At first glance, the term “ego death” sounds like the opposite of a good time. But in the context of psychedelics, ego death might help explain why psychoactive drugs can produce therapeutic effects.
Your identity is shaped by factors like your family, culture, and life experiences. Ego death happens when your consciousness loosens its grip on your identity. It blurs the boundaries between the “you” in your head and the rest of the world.
As it turns out, something about that shift can change the way you think about yourself and your environment. Here’s what we know about ego death, psychedelics, and what the scientific literature shows so far.
What Is Ego Death?
Your ego is your identity. It’s the sense of self that perceives and interacts with the world. Ego death refers to the reduction or loss of your identity.
When you experience ego death, you move away from your sense of self-awareness. The experience interrupts the boundaries you’ve built between your identity and your surroundings.1 It can be positive and produce feelings of unity and transcendence, or it can be negative and anxiety-inducing.2
Ego death is also known as ego disintegration and ego dissolution. According to researcher Dr. Raphaël Millière, the term “ego dissolution” emerged in the 1950s to describe the effects of LSD and mescaline.3 However, ego death isn’t limited to psychedelics.
Data from self-report studies suggests that the following types of drugs can cause ego death:3
- Classical psychedelics, such as DMT, mescaline, LSD, and psilocybin
- Dissociative anesthetics, such as ketamine and phencyclidine (PCP)
- Kappa-opioid agonists, such as salvinorin A (salvia) and spiradoline
Questionnaires aren’t the same as controlled studies, but they can point to opportunities for future research. Additionally, other experiences are believed to cause ego death.
In the seminal 1964 book The Psychedelic Experience, authors Timothy Leary, Ralph Metzner, and Ram Dass (Richard Alpert) write that experiences such as sensory deprivation, yoga, meditation, and spiritual practices can also elicit ego death.4
And in 2022, researchers proposed that virtual reality can diminish the ego and promote a sense of connectedness similar to psychedelics.5
What does ego death feel like?
Based on anecdotal evidence, people experience ego death differently—but there are a few similar ego death “symptoms,” such as a feeling of unity with one’s surroundings, blissful transcendence, and peace.
In 2016, researchers designed a study to validate the Ego-Dissolution Inventory (EDI), a self-report scale designed to measure ego death.6 Here are a few notable responses, based on data gathered from nearly 700 participants:
- “I felt at one with the universe”
- “I felt a sense of union with others”
- “I experienced a decrease in my sense of self-importance”
- “I felt far less absorbed by my own issues and concerns”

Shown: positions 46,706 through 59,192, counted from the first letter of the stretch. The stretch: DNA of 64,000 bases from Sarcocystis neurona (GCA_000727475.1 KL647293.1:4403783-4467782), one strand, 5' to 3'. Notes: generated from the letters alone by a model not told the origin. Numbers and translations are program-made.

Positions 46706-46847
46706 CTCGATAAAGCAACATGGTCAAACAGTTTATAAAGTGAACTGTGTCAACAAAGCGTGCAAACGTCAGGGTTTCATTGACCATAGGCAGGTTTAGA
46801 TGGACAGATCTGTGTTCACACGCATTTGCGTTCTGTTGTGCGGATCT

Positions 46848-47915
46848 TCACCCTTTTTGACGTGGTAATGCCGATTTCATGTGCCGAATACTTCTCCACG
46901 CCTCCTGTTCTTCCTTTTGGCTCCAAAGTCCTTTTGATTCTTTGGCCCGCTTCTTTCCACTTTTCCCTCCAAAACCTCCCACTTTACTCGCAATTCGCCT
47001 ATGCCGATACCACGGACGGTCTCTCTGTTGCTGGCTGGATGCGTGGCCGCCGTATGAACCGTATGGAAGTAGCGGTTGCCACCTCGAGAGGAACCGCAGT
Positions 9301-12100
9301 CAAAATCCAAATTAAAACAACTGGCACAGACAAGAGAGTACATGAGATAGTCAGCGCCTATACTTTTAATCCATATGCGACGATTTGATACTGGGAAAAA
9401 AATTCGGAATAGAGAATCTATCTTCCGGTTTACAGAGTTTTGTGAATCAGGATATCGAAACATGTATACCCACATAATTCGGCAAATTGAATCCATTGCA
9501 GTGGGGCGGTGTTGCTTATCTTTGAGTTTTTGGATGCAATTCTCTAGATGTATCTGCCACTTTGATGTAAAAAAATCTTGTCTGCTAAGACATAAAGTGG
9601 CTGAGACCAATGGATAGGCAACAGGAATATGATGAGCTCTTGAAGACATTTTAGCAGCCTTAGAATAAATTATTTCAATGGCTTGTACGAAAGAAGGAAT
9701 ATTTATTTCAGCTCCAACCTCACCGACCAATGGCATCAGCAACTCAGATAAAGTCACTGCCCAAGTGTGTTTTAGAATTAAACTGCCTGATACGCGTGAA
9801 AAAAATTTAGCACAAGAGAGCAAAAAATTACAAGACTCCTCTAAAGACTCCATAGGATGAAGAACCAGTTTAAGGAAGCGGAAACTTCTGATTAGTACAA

How Does Ego Death Happen?
First: This is a question that scientists are still studying. (Human consciousness is complicated.) However, research shows that specific brain regions are associated with drug-induced ego death, and more intense psychedelic experiences are more likely to produce ego death.6
A large body of research focuses primarily on the default mode network (DMN), a system of brain structures that relate to self-reflection and the ability to think about the emotional states of others.8 However, studies have found that other brain regions may play a role in ego death, too.
In 2020, researchers studying ego death and psilocybin proposed a theory:1 Psychedelics change the way the brain communicates within the medial temporal lobe, a region of the brain associated with learning and memory. In this communication breakdown, your brain temporarily loses access to your autobiographical information. When your brain can’t access those details about your identity, you get ego death.
Similarly, the creators of the Ego-Dissolution Inventory (EDI) suggest that psychedelics disrupt normal DMN activity. That disruption might contribute to a more free-flowing style of cognition and a looser grip on a person’s sense of self.6
Additional research has shown that ego death is associated with the salience network, regions of the brain that contribute to communication, social behavior, and self-awareness.8
All this to say, we’re not totally sure how ego death happens yet—but evidence shows that ego death isn’t limited to a single part of the brain.
The Stages of Ego Death
Scientific literature focuses on understanding the brain in measurable ways, such as charting which brain regions are activated during ego death experiences. This is a practical, Westernized approach to understanding consciousness.
In comparison, Eastern philosophy places greater emphasis on the spiritual elements of consciousness, such as the teachings found in Bardo Thödol (aka The Tibetan Book of the Dead). This funerary text is intended to assist a person through death and guide their consciousness into rebirth.
Authors Leary, Metzner, and Dass (Alpert) adapted the Bardo Thödol in the 1964 book The Psychedelic Experience. They wrote about the stages of ego death based on the three bardos (intervals between death and rebirth) in Bardo Thödol. The stages are:
- Chikhai Bardo: Ego loss and a complete transcendence of the self
- Chonyid Bardo: Where one experiences visions of Buddha or god-like forms
- Sidpa Bardo: A period of hallucinations that result in rebirth
Like the Bardo Thödol, sections from The Psychedelic Experience are intended to be read aloud to the person who is partaking in a psychedelic trip. These sections accompany each of the “stages” and help ground the tripper (or “voyager”) through the ego death experience.
So, who’s doing the reading? During a psychedelic trip, it’s best practice to have a trusted person in the room (aka a trip sitter). Their comforting guidance can help create a safe set and setting for a psychedelic trip. The term “set and setting” describes two essential elements of the psychedelic experience: your mindset and environment.
Researchers propose that set and setting can influence a person’s ego death experience and whether they welcome it or fight against it.6
Psychedelics and Ego Death
Although there are several ways to elicit ego death, high doses of certain psychedelics have been shown to cause it.
In one controlled study of 28 healthy participants, researchers found that one dose of LSD (100 mcg) produced greater ego death effects than MDMA or d-amphetamine.9 A separate study found that LSD increased connectivity between brain networks that normally don’t communicate, which is correlated with ego death experiences.10, 3